Resentment in relationships is all too familiar to us. It’s when our anger towards someone gets so hard it turns into a wall of everything we don’t like about that person. That’s what we normally refer to as “resentment.”
We treat resentment like it is the most important thing we can feel. We hold on to it so tightly that we hope the one we are using it against can feel it too. Resentment is like a cold brick wall. It’s so strong and solid, the person it’s directed towards would have to be dead not to feel it.
That’s what resentment feels like. We notice it. We feel it. But what underlies it is even more interesting to me. I read this recently: resentment in relationships stems from self-pity.
We humans are funny. We learn as individuals how to take care of ourselves. Most of us learn all the skills needed to become successful in our lives. Society teaches us basic bodily activities: eating, bathing, dressing, etc.. We learn the skills that help us with a career or trade.
We are even good at selecting a mate. But that’s where our skills end.
When it comes to relationships or matters of the heart we act like the other is responsible for taking care of us. “What?” you might ask? Well, think about it. You might blame your partner when you’re upset.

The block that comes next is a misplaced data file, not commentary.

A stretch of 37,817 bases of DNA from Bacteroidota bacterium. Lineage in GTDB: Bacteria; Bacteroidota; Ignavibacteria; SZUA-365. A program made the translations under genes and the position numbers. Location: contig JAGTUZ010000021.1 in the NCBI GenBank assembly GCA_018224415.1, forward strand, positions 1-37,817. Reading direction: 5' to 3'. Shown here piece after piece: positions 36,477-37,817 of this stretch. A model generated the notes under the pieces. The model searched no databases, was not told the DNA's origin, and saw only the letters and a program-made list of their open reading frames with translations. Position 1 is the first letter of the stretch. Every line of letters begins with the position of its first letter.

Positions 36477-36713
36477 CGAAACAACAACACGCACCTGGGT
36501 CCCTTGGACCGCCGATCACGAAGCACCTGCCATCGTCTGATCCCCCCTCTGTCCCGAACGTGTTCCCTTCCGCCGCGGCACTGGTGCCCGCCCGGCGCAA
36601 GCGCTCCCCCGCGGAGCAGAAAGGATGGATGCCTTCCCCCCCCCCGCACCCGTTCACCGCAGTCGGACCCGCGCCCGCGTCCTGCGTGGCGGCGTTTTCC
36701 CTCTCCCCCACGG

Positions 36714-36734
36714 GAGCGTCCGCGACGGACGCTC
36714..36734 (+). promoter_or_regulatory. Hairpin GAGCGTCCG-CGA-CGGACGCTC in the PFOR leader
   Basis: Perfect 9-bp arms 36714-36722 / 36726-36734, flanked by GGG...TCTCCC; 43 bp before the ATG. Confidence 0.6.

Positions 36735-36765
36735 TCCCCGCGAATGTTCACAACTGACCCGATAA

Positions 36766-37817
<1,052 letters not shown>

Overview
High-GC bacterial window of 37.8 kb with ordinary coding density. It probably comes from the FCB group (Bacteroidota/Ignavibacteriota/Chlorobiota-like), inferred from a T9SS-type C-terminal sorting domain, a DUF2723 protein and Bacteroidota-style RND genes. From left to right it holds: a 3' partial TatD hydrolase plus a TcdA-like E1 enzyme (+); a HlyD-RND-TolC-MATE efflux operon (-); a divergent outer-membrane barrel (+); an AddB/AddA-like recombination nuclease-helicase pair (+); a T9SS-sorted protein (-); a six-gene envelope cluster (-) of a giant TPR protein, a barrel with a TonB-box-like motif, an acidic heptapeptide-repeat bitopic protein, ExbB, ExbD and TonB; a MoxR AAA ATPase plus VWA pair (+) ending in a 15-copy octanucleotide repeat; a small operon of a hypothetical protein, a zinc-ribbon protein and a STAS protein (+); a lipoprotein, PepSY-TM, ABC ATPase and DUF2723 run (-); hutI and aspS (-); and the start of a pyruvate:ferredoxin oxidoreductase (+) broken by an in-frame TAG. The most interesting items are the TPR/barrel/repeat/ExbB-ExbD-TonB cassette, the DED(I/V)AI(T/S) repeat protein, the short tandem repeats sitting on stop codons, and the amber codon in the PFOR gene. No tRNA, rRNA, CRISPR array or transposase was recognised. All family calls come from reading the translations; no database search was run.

And if you aren’t a blamer, then you might silently expect your mate to do a whole lot more for you than they are doing right now.
“Hurt people hurt people.”A friend of mine recently shared this expression with me. It resonated with me as a counselor. I understand pain in people, maybe because I have experienced it myself.
Pain and hurt can come in many ways. And we can feel it throughout our lives, and sometimes we take out our pain on others.
Humans are sensitive beings. We are often impacted by feeling another’s energy. This happens a lot in relationships and it has a big impact on us. So, let’s figure out what we can do about these frequent situations.
I often hear from people who are impacted by the moods of their mates. This is very common. Just think about it for a moment. How often do you walk into a room with people and feel drawn to some and put off by others? It happens to all of us, if we notice it.